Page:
The Sultanate of Oman is touted as Old Arabia and the place where the traditions of Arabia have survived in their purest forms. Or else as a nation where beauty is defined by curved edges, bends and twists just like the letter “O”. Not surprising the expression “going round the bend” was termed in Oman on the remote post of Telegraph Island by British soldiers during their Imperial reign.
Attractive Tourist Places
The mountain villages of Oman’s Jebel Akhdar (Green Mountain) are perched precariously on the edge of sheer cliffs and command some of the most memorable views in the country. Here, at an altitude of over 2,000 metres, the climate is much cooler than the rest of Oman and amongst the desolate rock are pockets of ‘mini Edens’ where exotic fruits grow on steep terraced fields – a total contrast from much of the country.
The elegant rippling dunes of the Wahiba Sands are the quintessential image of Arabia for many visitors. Made famous by the explorer Sir Wilfred Thesiger in the 1950s, and covering an area the size of Wales, this enormous sand sea with dunes rising up to 150 metres provides a feast of aesthetically satisfying geometrical designs. The opportunity to spend a night or two in the wilderness and experience the peace of the desert and magnificence of the night sky should not be passed up lightly.
Muscat is one of the most interesting and attractive cities of the Arabian Peninsula and was declared Arab City of Culture for 2012. The heart of the old city is ringed by an amphitheatre of jagged bare rocks and is dominated by two imposing 16th century Portuguese fortresses. Museums housed in old mansions and forts tell the history of Oman, while Muttrah’s souq is packed with the exotic wares of the orient, and the marble clad Sultan Qaboos Grand Mosque presents a magnificent example of modern Islamic architecture. With an afternoon to spare, the chance to take a Dolphin watching cruise is hard to resist.
Serpentine Wadi Bani Awf winds dramatically through the Hajar Mountains connecting the coastal Batinah plain with the country’s interior and is widely considered to be the best off-road driving experience in Oman. This rugged mountain valley has incredible mountain scenery and presents stunning photo opportunities almost at every turn. A truly unforgettable drive!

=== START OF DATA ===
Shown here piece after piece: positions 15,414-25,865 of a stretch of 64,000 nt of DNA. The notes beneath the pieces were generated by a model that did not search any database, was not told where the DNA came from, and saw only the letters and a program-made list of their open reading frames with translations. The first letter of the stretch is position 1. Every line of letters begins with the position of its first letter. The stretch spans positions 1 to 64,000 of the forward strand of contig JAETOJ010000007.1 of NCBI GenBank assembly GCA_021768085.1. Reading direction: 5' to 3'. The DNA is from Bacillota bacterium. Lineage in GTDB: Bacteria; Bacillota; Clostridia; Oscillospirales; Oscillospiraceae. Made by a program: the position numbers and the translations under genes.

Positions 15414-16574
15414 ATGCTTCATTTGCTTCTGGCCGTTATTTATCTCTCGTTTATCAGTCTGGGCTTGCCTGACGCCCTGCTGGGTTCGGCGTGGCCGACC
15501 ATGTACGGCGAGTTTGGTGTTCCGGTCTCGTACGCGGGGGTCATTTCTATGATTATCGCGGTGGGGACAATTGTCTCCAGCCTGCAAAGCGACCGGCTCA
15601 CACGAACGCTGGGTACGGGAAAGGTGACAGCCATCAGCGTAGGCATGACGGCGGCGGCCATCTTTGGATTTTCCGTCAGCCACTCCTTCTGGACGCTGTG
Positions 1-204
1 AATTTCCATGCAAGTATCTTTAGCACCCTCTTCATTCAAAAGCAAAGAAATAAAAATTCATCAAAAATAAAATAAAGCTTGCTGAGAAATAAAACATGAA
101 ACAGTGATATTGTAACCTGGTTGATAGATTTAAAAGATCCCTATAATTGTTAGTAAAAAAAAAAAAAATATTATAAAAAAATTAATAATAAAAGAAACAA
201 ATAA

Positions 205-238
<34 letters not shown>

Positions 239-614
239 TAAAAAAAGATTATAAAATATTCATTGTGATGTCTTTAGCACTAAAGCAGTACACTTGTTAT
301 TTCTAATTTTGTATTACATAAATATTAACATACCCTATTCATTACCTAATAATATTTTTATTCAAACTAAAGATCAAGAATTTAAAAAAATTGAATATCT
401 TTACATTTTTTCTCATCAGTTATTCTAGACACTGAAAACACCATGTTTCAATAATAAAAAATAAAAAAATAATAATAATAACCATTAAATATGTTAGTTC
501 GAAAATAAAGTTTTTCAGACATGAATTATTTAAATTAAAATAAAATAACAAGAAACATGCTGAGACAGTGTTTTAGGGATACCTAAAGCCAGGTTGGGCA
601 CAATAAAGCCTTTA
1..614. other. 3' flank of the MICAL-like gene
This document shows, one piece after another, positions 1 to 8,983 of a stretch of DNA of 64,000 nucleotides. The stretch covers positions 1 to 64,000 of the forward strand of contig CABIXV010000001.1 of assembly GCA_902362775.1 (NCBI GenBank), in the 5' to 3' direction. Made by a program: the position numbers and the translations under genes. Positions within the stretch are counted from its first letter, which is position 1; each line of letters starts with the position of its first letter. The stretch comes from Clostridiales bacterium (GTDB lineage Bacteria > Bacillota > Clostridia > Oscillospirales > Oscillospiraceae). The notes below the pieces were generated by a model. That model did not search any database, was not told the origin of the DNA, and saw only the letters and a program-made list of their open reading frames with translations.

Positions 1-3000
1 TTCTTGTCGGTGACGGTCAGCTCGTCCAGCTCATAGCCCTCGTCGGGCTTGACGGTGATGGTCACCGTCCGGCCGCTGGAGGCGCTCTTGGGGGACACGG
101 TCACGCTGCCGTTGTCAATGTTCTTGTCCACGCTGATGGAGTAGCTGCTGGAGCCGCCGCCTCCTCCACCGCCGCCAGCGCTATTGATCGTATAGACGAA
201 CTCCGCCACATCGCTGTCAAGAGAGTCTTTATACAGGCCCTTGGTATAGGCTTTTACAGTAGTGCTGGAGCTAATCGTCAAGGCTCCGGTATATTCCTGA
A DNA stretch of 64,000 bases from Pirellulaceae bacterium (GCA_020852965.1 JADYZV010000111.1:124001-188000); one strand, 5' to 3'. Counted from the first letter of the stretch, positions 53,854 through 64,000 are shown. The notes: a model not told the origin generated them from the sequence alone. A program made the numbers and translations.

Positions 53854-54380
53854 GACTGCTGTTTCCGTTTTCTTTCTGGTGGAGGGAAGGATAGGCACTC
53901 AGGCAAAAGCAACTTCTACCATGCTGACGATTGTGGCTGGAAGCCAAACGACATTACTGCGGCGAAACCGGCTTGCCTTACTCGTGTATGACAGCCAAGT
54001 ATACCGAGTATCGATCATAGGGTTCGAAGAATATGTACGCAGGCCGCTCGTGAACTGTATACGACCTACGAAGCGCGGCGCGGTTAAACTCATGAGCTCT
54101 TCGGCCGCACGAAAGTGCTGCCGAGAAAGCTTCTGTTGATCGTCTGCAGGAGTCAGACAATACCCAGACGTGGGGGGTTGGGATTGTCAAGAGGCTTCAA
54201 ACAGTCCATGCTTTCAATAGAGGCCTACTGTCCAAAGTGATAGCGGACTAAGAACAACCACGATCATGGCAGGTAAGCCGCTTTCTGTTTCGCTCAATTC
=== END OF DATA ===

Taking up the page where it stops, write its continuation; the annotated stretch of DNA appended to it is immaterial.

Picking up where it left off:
Popularly known as the “Grand Canyon” of Oman, Wadi Nakhr cuts dramatically into the belly of Jebel Shams, the highest mountain in the country (3,005 m), and is one of Oman’s great natural wonders. This amphitheatre like chasm plunges down for over a kilometre to the valley floor below and is best viewed either from the observation point high up on Jebel Shams, or from the stunning ‘Balcony Walk’.
One of Oman’s four UNESCO World Heritage Sites, the pottery centre of Bahla is the site of a hugely impressive, and recently restored, fortress of pre-Islamic origin which attests to the power and ingenuity of the medieval Banu Nebhan tribe. Bahla town is protected by a wall over 8 miles long which was once guarded by a special detachment of slaves.
Ras al-Jinz is the most important nesting site of the endangered green turtle (Chelonia mydas) on the Indian Ocean. Here, thousands of turtles return annually to the beach where they hatched to lay their eggs thereby creating what is arguably the finest natural spectacle in Oman. The best time to see turtles laying their eggs is between June and August. September to November are the best months to see both laying and hatching. Turtles arrive at Ras al-Jinz throughout the year but tend to avoid the beach at full moon.
One of the most scenic and least developed areas in Oman, the Musandam Peninsula is known for its spectacular rugged mountains and fjord-like sunken valleys which have led the area to be called “The Norway of Arabia”. One of the great attractions of visiting Musandam is taking a relaxing dhow cruise into Khor ash Sham to explore the dramatic ‘fjord’ with its incredibly sheer cliffs and crystal clear water. The combination of amazing scenery, swimming, and possibly spotting dolphins make this excursion truly unforgettable.
Located some thousand kilometres to the south of Muscat, the southern Omani province of Dhofar is the home of frankincense. Scenically it comes as a great surprise since it catches the southwest monsoon and is very different from northern Oman. Between July and early September, during a season known as the ‘khareef’, coastal Dhofar is almost miraculously transformed into a land with lush pastures, flowing rivers, and waterfalls. Quite unlike any other part of Arabia!
The Nizwa Fort stands as one of the Sultanate’s finest historical edifices. This unique, large earth-filled circular tower of Nizwa is built by Imam Sultan bin Saif al Yaarubi in 1668 AD. It mirrors the military engineering prowess of fort-builders of the olden times.This formidable citadel stood strong and protected Nizwa’s abundant natural wealth from prowlers coveting it.